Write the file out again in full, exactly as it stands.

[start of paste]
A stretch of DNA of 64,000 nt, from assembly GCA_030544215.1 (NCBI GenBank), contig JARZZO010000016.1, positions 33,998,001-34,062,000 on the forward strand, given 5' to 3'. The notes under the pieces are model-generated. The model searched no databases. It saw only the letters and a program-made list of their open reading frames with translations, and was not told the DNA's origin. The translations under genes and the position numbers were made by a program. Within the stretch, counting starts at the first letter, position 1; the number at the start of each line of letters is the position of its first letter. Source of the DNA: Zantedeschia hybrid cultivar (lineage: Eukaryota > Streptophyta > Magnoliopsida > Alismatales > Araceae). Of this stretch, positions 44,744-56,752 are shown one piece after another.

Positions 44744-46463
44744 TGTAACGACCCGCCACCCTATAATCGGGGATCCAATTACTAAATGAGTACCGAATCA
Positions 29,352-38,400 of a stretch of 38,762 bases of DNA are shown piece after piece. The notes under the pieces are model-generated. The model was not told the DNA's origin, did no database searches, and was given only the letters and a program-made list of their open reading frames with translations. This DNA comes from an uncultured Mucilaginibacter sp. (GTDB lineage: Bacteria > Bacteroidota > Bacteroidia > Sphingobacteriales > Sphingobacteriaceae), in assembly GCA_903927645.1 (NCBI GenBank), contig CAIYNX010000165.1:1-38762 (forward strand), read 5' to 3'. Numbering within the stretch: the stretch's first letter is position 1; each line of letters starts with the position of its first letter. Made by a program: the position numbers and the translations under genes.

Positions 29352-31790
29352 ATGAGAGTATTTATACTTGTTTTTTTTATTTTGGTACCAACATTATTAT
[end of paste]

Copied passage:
A stretch of DNA of 64,000 nt, from assembly GCA_030544215.1 (NCBI GenBank), contig JARZZO010000016.1, positions 33,998,001-34,062,000 on the forward strand, given 5' to 3'. The notes under the pieces are model-generated. The model searched no databases. It saw only the letters and a program-made list of their open reading frames with translations, and was not told the DNA's origin. The translations under genes and the position numbers were made by a program. Within the stretch, counting starts at the first letter, position 1; the number at the start of each line of letters is the position of its first letter. Source of the DNA: Zantedeschia hybrid cultivar (lineage: Eukaryota > Streptophyta > Magnoliopsida > Alismatales > Araceae). Of this stretch, positions 44,744-56,752 are shown one piece after another.

Positions 44744-46463
44744 TGTAACGACCCGCCACCCTATAATCGGGGATCCAATTACTAAATGAGTACCGAATCA
Positions 29,352-38,400 of a stretch of 38,762 bases of DNA are shown piece after piece. The notes under the pieces are model-generated. The model was not told the DNA's origin, did no database searches, and was given only the letters and a program-made list of their open reading frames with translations. This DNA comes from an uncultured Mucilaginibacter sp. (GTDB lineage: Bacteria > Bacteroidota > Bacteroidia > Sphingobacteriales > Sphingobacteriaceae), in assembly GCA_903927645.1 (NCBI GenBank), contig CAIYNX010000165.1:1-38762 (forward strand), read 5' to 3'. Numbering within the stretch: the stretch's first letter is position 1; each line of letters starts with the position of its first letter. Made by a program: the position numbers and the translations under genes.

Positions 29352-31790
29352 ATGAGAGTATTTATACTTGTTTTTTTTATTTTGGTACCAACATTATTAT